The Power Finance Corporation Limited (PFC Limited) has released a report with key findings on the performance of state power utilities in the country for the financial year (FY) 2018-19.
According to PFC Limited, the report covers the performance of 104 state power utilities across the distribution, generation, transmission, and trading segments based on their audited and provisional annual statements.
It said that of these 104 utilities, 87 provided audited accounts, and 11 provided provisional accounts. For the remaining six utilities, PFC said it used information submitted by the establishments in tariff petitions.
The report showed that distribution utilities sold 957,509 million units (MU) of electricity in 2018‐19 up 7.45% from 891,109 MU in 2018‐19. Revenue from the sale of power (including tariff subsidy booked) rose 12.63% to ₹5.97 trillion (~$80.37 billion) during 2018-19, up from ₹5.30 trillion (~$71.35 billion) a year earlier.
Total revenue (including subsidy booked, regulatory income, revenue grants, and other income) for distribution utilities increased 12.80% to ₹6.73 billion (~$90.6 billion) in 2018‐19 from ₹5.97 billion (~$80.37 billion) in 2017‐18. Meanwhile, total expenditure increased ₹7.23 billion during the year, up 15.35% from ₹6.26 billion (~97.33 billion) in 2017‐18.
Aggregate losses during the year, however, increased 68% to ₹496.23 billion (~$6.68 billion) from ₹294.52 billion (~$3.97 billion) in the previous year, while their net worth remained negative at ₹805.67 billion (~$10.84 billion) as of March 31, 2019. Total borrowings increased to ₹4.78 trillion (~$64.35 billion) during as of March 31, 2019, up from ₹4.54 trillion (~$61.12 billion) a year earlier.
The report showed that generation utilities earned a profit of ₹29.65 billion (~399.17 billion) in 2018-19 compared to a loss of ₹8.61 billion (~$115.9 million) a year earlier. Their net worth rose to about ₹1 trillion (~$13.46 billion) as of March 31, 2019, up from ₹945.89 billion (~$12.73 billion) on March 31, 2018.
Transmission utilities also turned over a profit of ₹17.48 billion (~$235.3 million) in FY 2018-19, recovering from the previous year’s loss of ₹15.49 billion (~$208.5 million) and their net worth also jumped ₹74.47 billion (~$1 billion) during the year to ₹817.86 billion (~$11.01 billion) as on March 31, 2019.
Meanwhile, trading utilities pared losses slightly to ₹79.28 billion (~$1.06 billion) during FY 2018-19 from ₹81.9 billion (~$1.10 billion) a year prior. Their net worth stood at ₹398.48 billion (~$5.3 billion) as of March 31, 2019, up ₹110.01 billion (~$1.48 billion) from the previous year.
In its report, PFC said that overall, the aggregate losses of all state power utilities rose to ₹528.38 billion (~$7.11 billion) in FY 2018-19, noting that Karnataka, Maharashtra, Rajasthan, Gujarat, Delhi, Haryana, West Bengal, Chhattisgarh, Assam, and Tripura were the only profitable states during the year.
The cumulative net worth of all utilities in the country, however, rose to ₹1.37 trillion (~$18.44 billion) as of March 31, 2019, up from ₹1.10 trillion (~14.81 billion) the previous year. Total borrowings increased from ₹8.06 billion (~$108.5 million) as of the end of FY 2018-19 from ₹7.58 billion (~$102 million) a year earlier.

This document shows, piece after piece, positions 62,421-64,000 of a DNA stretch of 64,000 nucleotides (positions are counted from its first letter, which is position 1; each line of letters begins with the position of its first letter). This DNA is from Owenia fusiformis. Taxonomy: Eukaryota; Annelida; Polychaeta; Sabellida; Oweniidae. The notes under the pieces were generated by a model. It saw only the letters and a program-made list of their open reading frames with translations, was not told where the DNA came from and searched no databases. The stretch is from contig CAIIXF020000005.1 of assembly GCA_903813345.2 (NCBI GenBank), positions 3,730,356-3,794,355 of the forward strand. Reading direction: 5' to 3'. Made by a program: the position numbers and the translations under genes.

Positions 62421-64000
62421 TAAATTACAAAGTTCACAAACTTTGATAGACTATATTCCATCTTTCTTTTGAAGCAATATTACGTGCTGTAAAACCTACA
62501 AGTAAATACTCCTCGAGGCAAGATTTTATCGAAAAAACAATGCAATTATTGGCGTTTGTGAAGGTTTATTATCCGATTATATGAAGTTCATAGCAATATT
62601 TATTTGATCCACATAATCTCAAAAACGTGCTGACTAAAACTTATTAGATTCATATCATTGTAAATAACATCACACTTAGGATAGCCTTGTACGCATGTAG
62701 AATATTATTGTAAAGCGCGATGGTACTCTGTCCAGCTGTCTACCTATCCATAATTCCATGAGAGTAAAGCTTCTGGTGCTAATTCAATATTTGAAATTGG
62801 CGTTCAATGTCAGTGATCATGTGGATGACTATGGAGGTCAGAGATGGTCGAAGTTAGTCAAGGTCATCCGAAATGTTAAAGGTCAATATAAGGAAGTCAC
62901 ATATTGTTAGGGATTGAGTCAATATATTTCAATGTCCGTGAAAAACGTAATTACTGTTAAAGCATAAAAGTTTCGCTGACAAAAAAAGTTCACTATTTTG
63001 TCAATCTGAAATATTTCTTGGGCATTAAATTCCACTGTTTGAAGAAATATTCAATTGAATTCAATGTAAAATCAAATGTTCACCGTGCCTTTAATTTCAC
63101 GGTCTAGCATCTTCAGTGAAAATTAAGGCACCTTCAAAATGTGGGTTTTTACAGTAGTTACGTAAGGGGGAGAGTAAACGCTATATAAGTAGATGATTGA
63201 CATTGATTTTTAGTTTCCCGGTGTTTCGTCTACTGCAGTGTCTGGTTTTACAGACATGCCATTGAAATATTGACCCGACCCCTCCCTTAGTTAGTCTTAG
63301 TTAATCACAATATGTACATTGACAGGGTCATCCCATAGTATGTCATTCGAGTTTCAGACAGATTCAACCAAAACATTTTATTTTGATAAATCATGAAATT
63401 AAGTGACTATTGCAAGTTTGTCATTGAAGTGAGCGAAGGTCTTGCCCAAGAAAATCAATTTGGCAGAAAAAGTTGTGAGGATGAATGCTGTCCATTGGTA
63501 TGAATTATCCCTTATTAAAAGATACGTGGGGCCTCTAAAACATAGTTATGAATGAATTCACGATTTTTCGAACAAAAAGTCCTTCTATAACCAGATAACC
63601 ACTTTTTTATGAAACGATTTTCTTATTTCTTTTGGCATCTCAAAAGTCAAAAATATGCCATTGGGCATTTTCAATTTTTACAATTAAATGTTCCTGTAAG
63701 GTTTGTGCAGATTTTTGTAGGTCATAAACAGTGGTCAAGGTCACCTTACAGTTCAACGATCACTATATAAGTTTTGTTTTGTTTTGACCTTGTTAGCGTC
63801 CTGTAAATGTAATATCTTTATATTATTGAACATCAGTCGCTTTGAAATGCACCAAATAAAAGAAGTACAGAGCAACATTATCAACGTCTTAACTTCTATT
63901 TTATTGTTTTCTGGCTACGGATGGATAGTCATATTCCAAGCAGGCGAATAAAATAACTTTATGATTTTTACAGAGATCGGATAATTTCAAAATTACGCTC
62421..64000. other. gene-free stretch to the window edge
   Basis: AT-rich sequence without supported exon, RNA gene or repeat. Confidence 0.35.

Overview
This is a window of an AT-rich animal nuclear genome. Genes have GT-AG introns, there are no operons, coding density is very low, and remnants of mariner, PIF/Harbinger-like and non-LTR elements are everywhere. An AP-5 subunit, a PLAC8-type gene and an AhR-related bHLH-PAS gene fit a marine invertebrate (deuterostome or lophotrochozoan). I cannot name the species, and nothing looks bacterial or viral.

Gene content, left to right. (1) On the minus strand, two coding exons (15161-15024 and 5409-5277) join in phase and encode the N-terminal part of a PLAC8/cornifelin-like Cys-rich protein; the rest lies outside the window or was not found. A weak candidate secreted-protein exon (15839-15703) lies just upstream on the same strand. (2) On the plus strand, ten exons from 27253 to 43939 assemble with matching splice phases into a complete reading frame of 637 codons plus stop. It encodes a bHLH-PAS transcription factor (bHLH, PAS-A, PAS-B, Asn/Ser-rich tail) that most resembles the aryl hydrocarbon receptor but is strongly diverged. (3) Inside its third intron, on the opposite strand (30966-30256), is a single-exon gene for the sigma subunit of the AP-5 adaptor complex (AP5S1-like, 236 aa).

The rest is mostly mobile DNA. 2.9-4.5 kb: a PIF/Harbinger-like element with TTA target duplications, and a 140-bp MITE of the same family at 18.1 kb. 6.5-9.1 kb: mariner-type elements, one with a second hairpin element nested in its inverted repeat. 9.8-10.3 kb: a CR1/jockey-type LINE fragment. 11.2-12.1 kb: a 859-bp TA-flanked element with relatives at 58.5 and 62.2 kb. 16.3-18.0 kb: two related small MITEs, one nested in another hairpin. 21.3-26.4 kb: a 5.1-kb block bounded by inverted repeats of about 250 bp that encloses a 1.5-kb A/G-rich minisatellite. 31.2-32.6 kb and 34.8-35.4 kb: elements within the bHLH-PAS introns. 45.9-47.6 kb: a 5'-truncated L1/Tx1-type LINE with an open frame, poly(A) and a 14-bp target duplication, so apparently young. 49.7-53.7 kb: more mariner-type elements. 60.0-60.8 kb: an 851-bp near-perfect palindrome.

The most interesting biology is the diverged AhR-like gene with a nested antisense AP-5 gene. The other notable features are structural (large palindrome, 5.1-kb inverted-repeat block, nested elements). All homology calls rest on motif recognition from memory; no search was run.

The report also noted that tariff subsidies booked rose to ₹1.10 trillion (~$14.81 billion) during the year in review from ₹930.61 billion (~$12.52 billion) a year earlier while the percentage of actual subsidies released by state governments slipped to 89.37% during the year, down from 95.55% in the previous year.
It highlighted that all states except Delhi (99%), Telangana (82%), Madhya Pradesh (81%), Karnataka (76%), Rajasthan (71%), Chhattisgarh (60%), and Andhra Pradesh (21%) had released the entire subsidy amounts booked to their respective distribution utilities during the year 2018‐19.
In May, Mercom reported that distribution companies owed renewable energy generators ₹68.37 billion (~$914.5 million) in outstanding payments spread across 307 pending invoices at the end of March 2020, according to data from the Ministry of Power’s payment ratification and analysis portal (PRAAPTI). This included dues of ₹311 million (~$4.2 million) under dispute.
DISCOMs have been a significant strain on the Indian power system. Their poor financial performance has been weighing down the entire sector with their inability to pay power generators on time, manage their losses, and iron out other inefficiencies.
Meanwhile, PFC recently announced the incorporation of five of its special purpose vehicles as wholly-owned subsidiaries of PFC Consulting Limited. A special purpose vehicle is a separate legal entity created by a company to achieve specific or temporary tasks and objectives while isolating the parent company from the risks involved. The five SPVs incorporated under the PFC’s subsidiary were Bhadla Sikar Transmission Limited, Sikar-II Aligarh Transmission Limited, Khetri-Narela Transmission Limited, Bikaner-II Bhiwadi Transco Limited, and Ananthapuram Kurnool Transmission Limited.
Nithin Thomas is a staff reporter at Mercom India. Previously with Reuters News, he has covered oil, metals and agricultural commodity markets across global markets. He has also covered refinery and pipeline explosions, oil and gas leaks, Atlantic region hurricane developments, and other natural disasters. Nithin holds a Masters Degree in Applied Economics from Christ University, Bangalore and a Bachelor’s Degree in Commerce from Loyola College, Chennai. More articles from Nithin.